cat boil n [Engl dial (EDD at cat sb.1 1.(4)); also found in Caribbean English (cf DCEU)]
A small boil or similar swelling on the skin.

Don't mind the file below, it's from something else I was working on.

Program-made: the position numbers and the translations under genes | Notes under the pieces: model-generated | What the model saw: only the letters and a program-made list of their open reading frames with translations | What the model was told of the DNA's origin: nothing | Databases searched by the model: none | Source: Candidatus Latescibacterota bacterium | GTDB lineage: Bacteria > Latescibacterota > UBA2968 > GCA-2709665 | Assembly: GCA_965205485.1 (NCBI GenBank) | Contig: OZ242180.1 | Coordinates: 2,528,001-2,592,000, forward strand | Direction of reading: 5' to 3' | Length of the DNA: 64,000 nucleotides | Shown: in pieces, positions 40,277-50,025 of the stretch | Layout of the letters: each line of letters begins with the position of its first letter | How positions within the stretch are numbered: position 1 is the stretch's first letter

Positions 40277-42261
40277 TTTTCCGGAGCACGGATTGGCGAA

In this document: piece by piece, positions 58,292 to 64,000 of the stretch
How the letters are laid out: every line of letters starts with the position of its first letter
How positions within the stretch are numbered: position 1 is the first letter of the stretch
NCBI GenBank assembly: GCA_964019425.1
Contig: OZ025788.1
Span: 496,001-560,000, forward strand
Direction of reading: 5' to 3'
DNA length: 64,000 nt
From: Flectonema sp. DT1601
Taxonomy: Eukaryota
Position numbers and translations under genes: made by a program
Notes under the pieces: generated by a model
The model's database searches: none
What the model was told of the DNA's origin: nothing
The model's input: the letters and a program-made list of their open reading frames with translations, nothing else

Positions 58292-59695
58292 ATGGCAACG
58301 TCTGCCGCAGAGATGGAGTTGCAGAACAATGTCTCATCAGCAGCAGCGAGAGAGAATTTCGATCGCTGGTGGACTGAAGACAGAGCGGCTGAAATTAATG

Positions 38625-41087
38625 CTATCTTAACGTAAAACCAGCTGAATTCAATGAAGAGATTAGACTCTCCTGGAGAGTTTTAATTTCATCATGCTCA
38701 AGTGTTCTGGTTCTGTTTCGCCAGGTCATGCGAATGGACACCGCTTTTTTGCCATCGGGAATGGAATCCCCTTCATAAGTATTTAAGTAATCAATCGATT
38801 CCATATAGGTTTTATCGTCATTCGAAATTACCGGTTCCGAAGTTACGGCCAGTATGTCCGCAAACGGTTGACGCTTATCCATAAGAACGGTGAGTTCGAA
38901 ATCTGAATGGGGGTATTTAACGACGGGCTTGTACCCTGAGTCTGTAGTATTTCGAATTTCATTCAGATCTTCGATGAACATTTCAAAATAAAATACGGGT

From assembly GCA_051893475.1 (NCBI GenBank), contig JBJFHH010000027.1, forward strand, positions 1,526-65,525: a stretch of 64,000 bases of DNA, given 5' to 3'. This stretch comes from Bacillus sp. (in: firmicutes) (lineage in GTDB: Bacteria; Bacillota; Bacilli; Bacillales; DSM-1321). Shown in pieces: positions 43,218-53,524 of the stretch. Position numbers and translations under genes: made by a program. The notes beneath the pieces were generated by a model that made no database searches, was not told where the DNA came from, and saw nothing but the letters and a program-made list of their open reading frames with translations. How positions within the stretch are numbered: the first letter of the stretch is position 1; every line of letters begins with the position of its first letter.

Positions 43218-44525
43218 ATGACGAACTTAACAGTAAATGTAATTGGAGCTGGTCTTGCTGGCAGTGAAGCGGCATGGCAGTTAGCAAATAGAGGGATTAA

1859 Amer. Homœopathic Rev. 1.377 Chicago IL, Was his health poor at the time the fistula appeared? . . No. He called the first appearance a little “cat-boil.” 1871 Brooklyn Daily Eagle (NY) 27 Feb /1, [Advt:] “Cat Boils,” as they are called, are little black-end worms which burrow beneath the skin, and give a dark and dingy expression to it. 1877 Macon Telegraph (GA) 10 Oct /4, We may be jeered at for taking this position by Young America and the “eleven able” and one disabled (Harris has a cat boil) editor of the Constitution. 1903 Philadelphia Inquirer (PA) 5 Apr 13/4, [Advt:] All skin eruptions, from the sometimes fatal carbuncle to the spiteful little cat-boil, are caused by bad blood. [DARE Ed: From an advertisement, which appeared in newspapers throughout the country, except for NEng, from 1903–1905, for a patent medicine made by the Swift Specific Co. of Atlanta GA.] 1913 Lexington Dispatch (SC) 17 Sept /3, Mr. Robert Earl . . has painfully suffered a few days from a cat boil on his neck. 1950 WELS (A swelling on the skin) 2 Infs, WI, Cat boil. 1960 Bailey Resp. to PADS 20 KS (A swelling on the skin that comes to a head), Cat boil. 1966–68 DARE (Qu. X59, . . Small infected pimples . . usually on the face) Inf LA25, Cat boils; (Qu. BB33a, . . A swelling under the skin, bigger than a pimple) Infs MS71, SC4, 24, Cat boil. 1982 DARE File SC, Cat boil—a hickey, a small boil. 2003 Times & Democrat (Orangeburg SC) 21 Oct sec C 2/1, Impetigo, commonly referred to as cat boils, is the most common contagious illness during the summer months, Kilgore said.